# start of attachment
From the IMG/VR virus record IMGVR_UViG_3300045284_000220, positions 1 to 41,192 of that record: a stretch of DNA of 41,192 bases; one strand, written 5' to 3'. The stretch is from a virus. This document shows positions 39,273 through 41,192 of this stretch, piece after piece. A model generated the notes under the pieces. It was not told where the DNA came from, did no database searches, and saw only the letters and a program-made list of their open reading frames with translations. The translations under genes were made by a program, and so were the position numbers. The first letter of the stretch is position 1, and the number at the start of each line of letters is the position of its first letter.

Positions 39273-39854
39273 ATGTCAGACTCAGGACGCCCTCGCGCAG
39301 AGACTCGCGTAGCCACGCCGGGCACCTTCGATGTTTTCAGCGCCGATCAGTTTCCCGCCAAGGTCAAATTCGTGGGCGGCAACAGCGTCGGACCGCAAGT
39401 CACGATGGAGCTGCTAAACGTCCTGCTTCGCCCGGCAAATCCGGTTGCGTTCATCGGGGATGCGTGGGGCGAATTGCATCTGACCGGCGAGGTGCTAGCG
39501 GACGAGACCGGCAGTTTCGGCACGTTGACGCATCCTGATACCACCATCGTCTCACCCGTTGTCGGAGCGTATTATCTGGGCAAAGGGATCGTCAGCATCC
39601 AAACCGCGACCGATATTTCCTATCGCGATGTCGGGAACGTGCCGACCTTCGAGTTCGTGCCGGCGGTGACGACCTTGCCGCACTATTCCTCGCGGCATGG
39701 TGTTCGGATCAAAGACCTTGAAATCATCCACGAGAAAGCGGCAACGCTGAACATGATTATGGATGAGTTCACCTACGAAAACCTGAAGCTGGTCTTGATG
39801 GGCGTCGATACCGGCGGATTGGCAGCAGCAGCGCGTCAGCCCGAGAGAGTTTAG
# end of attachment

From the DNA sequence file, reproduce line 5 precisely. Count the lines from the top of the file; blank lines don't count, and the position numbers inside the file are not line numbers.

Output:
39401 CACGATGGAGCTGCTAAACGTCCTGCTTCGCCCGGCAAATCCGGTTGCGTTCATCGGGGATGCGTGGGGCGAATTGCATCTGACCGGCGAGGTGCTAGCG